Concordia Theatre’s first mainstage production will be unique in many ways.
“The Race” is being produced around the country in multiple places prior to the upcoming elections,” said Deacon Jon Leiseth ’92, director of the production. “The central question is ‘What do we seek in our elected leaders?’”
The pandemic also plays a part in the theatre’s production. Senior Mike Huynh, stage manager and crew member, said rehearsals have been done by Zoom a few times due to COVID-19.
“Actors are wearing masks and social distancing has been calculated so there will be 6 feet between the actors at all times,” Huynh added. “We are positioning them in a way that they won’t be in contact with one another.”
Masks have been the subject of a lot of conversation. Different types were tried including a see-through one that proved to muffle the sound too much. They’ve decided to go with regular cloth masks being produced for each actor by the costume designer. Microphones will be taped to the actors’ shirts so there won’t be difficulty understanding them.
“Everyone is working really hard to be responsible for ourselves and the people around us,” Huynh said. “Even the props are set up on a table with a section for each actor so they don’t mix their props with each other’s.”
Associate professor Dr. Greg Carlson’s video production class is recording and editing interviews with eight members of the local community to be interspersed throughout the play. Interviewees include Dr. Yvonne Condell, professor emerita of Minnesota State University Moorhead; Heather Keeler, local educator and candidate for Minnesota House of Representatives; Rebel Marie, local educator and LGBTQIA+ advocate; Concordia math professor Dr. Dan Biebighauser; and Dr. Paul Dovre, former president of the college.
The script for Concordia’s production has changed quite a bit since the original script was written in 2008 by Michael Rohd prior to the election of President Obama.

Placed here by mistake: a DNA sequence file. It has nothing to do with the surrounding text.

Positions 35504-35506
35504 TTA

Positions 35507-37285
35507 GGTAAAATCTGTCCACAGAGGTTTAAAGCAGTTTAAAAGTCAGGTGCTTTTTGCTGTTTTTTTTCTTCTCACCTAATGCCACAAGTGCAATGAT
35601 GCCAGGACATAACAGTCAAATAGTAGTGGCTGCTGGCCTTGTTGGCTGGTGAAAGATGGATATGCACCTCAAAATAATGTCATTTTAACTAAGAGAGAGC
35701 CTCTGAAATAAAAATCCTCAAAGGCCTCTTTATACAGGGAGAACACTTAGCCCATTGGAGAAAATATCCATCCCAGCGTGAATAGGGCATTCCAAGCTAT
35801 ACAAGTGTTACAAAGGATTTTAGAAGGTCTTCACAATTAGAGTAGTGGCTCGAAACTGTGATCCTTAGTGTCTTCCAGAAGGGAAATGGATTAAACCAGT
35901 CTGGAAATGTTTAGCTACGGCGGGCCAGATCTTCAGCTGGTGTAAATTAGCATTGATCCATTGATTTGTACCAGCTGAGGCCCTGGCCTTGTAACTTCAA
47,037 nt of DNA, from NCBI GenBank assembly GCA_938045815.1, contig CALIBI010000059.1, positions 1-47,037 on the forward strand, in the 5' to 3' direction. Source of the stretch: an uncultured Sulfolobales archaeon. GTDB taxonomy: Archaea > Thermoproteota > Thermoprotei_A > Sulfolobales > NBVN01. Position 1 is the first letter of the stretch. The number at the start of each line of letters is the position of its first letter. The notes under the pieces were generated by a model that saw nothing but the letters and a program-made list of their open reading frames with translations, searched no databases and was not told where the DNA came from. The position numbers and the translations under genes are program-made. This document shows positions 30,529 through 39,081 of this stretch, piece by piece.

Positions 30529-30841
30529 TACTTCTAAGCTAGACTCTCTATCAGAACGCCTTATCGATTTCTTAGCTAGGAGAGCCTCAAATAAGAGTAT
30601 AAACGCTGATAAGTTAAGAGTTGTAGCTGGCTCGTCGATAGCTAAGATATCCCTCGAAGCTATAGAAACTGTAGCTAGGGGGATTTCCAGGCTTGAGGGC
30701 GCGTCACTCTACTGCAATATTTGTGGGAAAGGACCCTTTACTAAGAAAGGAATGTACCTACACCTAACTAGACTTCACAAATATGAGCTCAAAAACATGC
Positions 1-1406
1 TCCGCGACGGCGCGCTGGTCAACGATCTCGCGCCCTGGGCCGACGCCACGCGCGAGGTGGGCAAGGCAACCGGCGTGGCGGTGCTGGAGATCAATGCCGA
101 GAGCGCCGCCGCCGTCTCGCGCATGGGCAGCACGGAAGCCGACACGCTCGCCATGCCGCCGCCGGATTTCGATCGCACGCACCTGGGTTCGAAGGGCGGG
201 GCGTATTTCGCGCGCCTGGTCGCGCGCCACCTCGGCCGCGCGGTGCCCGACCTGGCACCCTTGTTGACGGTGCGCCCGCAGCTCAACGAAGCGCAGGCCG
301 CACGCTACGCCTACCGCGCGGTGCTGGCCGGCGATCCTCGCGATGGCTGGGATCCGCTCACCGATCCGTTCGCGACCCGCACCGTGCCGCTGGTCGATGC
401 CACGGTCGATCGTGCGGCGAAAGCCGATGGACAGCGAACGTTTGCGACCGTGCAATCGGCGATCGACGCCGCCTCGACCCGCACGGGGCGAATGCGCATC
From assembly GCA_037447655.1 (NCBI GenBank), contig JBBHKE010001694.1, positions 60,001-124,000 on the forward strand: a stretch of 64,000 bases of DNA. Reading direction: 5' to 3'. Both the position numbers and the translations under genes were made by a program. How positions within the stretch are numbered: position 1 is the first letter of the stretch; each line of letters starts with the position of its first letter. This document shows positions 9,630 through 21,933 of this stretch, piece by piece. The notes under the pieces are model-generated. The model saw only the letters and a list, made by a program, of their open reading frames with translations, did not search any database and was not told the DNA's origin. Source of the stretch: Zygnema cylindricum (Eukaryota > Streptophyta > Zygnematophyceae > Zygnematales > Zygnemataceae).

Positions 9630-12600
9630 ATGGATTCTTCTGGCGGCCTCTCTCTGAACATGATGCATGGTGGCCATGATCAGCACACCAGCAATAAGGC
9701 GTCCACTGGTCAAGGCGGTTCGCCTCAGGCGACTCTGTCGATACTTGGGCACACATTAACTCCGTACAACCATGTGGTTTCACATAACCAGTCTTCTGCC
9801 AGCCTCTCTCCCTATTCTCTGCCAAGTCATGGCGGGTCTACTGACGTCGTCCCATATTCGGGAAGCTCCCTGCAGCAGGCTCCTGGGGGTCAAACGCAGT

“The performance includes conversation hosted by the ensemble and crew inviting members of the audience to answer questions and enter into dialogue about what we seek in our elected leaders,” Leiseth said.
Beth Odden ’23 is working with the audience development team and said they are experimenting with audience participation in the play.
“‘The Race’ is an especially timely production and the performances will be one of a kind,” Odden said. “A lot of the driving force of the show comes from the uncertainty our nation feels right now and that magic will be hard to recreate once November passes.”
Bryan Duncan ’90, director of Campus Lights, will be responsible for recording the show. He said recording a show would normally be against copyright law without securing additional mechanical rights from the playwright and performance rights holder. In the age of COVID, getting the rights to be able to record or livestream a show is much easier.
“‘The Race’ is available to us at no charge and this includes the rights to livestream,” Duncan said. “As the year goes on, we will most likely be doing some form of broadcast of each show. Different rights holders have different rules – some allow recording of a single unedited production to be broadcast for ticket holders while others will only allow livestreaming of individual productions. Most will not allow you to edit several performances together.”
“The cast and crew have worked really hard under unusual circumstances to bring this production to light,” Huynh said. “We hope people join our online stream of the show.”
“The Race” will be livestreamed at 8 p.m. Oct. 16 and 17. The original plan was to livestream with a live audience, but the broadcast will now be through Zoom with breakout rooms for the audience.
Students, faculty, and staff will be admitted free along with two complimentary tickets for students’ family members. Purchase additional tickets here.